Although the tax package recently passed by Congress and signed by the President has yet to take effect, it has generated great expectations in some circles. Hopefully this proves to be a growth engine for the economy. If it does not, look out below, because the stock market has already priced in a significant benefit many times over in our view. We would anticipate that the pickup in economic growth over the last two quarters would eventually aid value stocks should 3% growth continue. Nothing has been harder on cyclical stocks and done more to draw investors to growth stocks in the last several years than artificially low interest rates and anemic economic growth.
Many encouraging signs point to a promising economy in 2018. As we said earlier, the market appears to us to have already priced in a very rosy scenario for most stocks. While nothing seems to be on the horizon that would finally reverse this raging bull market, those things that wreak havoc in financial markets, while foreseeable, are almost never foreseen. We expect the next chapter will be no different. The Laws of Finance do not change. Valuation always matters. The difference between investing and speculation is the allowance for a prudent margin of safety in case the rosy scenario fails to materialize.
On the Upswing
We saw a vast improvement in the fundamentals of natural resource related stocks through 2017. In general, commodity prices are benefitting from the general increase in demand (mentioned above) and supply constraints. You would not know it from most of the articles we see relating to alternative energy sources, but the consumption of natural gas and oil are making new highs around the world. Almost across the board, capital spending in the natural resource sectors has been downtrodden for several years, crippled by low commodity prices and the resultant decline in cash flow. These companies have spent the last several years getting their balance sheets in order and cost structures reduced. While we have not seen a lot of positive reaction to these sectors in the stock market (see our previous Quarterly Commentary), we are encouraged that the fundamentals finally seem to be turning.
While 2017 was a very challenging year in many respects, there were some wonderful milestones to report.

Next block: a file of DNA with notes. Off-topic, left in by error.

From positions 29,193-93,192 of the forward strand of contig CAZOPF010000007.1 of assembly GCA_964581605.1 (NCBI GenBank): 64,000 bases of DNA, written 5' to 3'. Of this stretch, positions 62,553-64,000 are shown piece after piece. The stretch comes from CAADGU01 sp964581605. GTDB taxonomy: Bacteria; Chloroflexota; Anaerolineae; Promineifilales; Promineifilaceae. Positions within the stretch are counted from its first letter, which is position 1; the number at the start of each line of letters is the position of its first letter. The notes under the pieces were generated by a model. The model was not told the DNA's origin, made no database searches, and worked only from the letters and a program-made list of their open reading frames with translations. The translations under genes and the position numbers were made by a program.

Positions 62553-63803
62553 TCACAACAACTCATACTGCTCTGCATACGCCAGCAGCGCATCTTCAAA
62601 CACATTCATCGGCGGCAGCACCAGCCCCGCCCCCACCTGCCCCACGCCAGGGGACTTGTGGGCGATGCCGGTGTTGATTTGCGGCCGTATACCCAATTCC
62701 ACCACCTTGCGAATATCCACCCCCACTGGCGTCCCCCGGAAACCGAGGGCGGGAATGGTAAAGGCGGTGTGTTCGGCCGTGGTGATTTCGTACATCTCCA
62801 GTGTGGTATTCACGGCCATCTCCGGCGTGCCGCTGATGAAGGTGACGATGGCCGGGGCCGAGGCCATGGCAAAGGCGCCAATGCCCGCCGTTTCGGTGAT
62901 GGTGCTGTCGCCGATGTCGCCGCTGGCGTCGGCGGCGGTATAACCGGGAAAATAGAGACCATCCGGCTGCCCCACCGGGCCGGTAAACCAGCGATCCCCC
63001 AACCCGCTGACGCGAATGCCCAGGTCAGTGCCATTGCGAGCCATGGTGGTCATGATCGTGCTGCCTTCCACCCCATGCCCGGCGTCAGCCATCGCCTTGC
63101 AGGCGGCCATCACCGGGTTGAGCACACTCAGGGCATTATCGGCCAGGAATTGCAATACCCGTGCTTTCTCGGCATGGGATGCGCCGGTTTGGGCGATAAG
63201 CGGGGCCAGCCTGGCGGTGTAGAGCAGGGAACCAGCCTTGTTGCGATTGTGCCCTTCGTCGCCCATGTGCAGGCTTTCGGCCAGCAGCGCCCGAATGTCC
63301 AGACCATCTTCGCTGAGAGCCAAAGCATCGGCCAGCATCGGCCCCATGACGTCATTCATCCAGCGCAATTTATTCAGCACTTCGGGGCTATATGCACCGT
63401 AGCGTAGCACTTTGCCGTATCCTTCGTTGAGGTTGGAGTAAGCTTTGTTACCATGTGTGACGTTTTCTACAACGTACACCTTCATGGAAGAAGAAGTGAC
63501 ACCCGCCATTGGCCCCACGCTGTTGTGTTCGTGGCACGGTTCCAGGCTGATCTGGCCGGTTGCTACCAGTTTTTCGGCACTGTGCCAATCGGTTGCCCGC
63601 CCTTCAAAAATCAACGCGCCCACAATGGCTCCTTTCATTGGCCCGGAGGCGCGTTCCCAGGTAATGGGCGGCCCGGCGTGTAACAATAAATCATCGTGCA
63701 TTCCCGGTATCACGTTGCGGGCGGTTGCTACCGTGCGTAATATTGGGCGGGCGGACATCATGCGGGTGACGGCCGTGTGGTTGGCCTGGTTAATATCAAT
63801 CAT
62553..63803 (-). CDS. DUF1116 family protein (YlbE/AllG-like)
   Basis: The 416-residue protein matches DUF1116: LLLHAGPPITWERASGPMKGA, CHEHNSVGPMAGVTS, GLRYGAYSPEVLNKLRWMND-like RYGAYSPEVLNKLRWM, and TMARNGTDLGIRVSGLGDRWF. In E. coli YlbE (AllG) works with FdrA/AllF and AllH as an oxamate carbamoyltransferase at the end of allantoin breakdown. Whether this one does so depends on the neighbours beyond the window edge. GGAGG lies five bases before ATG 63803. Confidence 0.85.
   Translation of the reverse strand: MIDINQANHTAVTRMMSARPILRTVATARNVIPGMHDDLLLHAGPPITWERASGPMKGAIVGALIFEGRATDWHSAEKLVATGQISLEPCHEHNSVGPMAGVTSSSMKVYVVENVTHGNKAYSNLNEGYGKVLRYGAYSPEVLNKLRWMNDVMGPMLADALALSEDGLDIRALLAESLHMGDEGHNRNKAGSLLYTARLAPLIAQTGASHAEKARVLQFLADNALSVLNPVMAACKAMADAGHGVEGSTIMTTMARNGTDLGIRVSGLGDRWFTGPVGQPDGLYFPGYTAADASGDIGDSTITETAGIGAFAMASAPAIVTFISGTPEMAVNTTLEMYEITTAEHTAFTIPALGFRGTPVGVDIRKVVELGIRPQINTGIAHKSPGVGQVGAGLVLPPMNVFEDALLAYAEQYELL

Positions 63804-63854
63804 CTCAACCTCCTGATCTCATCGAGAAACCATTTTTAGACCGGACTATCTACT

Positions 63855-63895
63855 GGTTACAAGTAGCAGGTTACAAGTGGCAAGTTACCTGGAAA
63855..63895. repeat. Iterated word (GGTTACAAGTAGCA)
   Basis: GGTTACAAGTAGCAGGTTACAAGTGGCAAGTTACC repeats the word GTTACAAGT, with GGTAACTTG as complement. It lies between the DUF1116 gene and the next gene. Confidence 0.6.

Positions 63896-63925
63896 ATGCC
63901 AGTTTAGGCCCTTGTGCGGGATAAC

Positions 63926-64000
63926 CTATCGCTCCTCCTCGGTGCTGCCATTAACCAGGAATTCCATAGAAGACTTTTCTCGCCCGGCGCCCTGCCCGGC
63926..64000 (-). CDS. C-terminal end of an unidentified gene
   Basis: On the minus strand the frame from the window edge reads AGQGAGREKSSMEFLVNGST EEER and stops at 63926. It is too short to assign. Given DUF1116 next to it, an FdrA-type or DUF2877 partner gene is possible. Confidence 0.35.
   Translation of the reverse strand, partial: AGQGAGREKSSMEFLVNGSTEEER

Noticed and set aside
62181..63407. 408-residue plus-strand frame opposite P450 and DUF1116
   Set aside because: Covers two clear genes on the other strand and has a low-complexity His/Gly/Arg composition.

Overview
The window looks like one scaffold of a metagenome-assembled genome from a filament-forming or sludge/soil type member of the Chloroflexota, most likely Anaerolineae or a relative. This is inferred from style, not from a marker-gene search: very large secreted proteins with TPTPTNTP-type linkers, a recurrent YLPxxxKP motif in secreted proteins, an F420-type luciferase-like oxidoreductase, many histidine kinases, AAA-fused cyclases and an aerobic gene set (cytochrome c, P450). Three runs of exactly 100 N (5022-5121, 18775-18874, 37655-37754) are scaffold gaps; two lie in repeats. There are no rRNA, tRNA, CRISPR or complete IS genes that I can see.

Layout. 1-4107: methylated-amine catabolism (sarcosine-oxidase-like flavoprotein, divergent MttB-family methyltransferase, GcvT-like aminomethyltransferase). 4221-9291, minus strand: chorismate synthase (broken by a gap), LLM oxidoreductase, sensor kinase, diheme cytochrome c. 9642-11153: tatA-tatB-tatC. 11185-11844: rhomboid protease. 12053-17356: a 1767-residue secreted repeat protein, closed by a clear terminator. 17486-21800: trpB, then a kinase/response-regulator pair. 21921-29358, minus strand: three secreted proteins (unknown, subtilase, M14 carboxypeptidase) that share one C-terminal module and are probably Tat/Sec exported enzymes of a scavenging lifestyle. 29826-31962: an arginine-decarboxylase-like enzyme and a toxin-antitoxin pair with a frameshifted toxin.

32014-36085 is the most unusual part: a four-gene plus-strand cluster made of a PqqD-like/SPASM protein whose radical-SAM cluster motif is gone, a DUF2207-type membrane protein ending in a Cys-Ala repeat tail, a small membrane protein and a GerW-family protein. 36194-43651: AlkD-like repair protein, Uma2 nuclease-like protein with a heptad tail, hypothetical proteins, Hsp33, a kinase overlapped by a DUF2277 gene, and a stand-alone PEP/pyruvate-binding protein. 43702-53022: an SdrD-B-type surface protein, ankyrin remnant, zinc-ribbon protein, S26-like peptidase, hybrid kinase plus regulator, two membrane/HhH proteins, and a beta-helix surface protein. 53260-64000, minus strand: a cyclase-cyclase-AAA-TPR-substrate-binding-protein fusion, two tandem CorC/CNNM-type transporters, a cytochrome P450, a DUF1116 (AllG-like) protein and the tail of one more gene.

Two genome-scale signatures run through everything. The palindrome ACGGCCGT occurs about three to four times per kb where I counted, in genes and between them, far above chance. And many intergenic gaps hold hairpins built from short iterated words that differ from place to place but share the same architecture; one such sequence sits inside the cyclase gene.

Harper Elizabeth Ivory was born in August to Elizabeth Millsap Ivory and Wes Ivory of Little Rock, weighing in at 7 pounds and 6 ounces and measuring 20.5 inches. She’s a looker like her mom. Rumor has it that Wes is already getting Harper outfitted for all of the hunting paraphernalia she is going to require.
Another exciting event in the Millsap family took place when Gray Millsap and Maggie Sims wed in September. Maggie is the daughter of David and Libby Sims of Houston, the planned venue for the nuptials. However, Hurricane Harvey had something to say about those plans when it made landfall on August 25, three weeks before the wedding. Days and days of torrential rain followed, and it became evident that if the wedding were going to take place on September 16, it was not going to be in Houston. Maggie and Gray had decided to make their new home in Dallas, so Maggie, Libby and Mary got into overdrive and in a matter of a couple of weeks had arranged for a Dallas wedding weekend that could not have been nicer. Mark and Dr. Millsap just showed up at the appointed times and did what they were told. If Maggie had any lingering disappointment over her original wedding plans, it was soon remedied when her beloved Astros took the World Series for the first time in franchise history.
On the forefront, baby James Sanders is expecting a little sister in February. Lauren and Will have probably already figured out how to accumulate mileage points for her before she is even born. Rest assured that she will have her passport prior to her first birthday. We will give you an update next year at this time. Also, romance is in the air at FRM, but it is too soon to make a report, as things tend to move very slowly in that department around here.
Unfortunately, early in the year we were reminded how quickly our lives can turn and how precious and fragile life really is. However, we were also reminded of just how many good, caring and generous people there are in this world and how extraordinary is the power of prayer. A very heartfelt thanks to all of you that have kept all of us in your prayers. May God bless you for that.
May 2018 exceed all of your hopes and expectations for you and your families. It is our privilege to be able to serve you, and it is our goal to excel in this endeavor. We always want to hear from you if there is a question you have or if there is a better way that we might meet your needs. We look forward to working with you in the years ahead.
Answer to the Quiz: Adidas (OTC:ADDYY)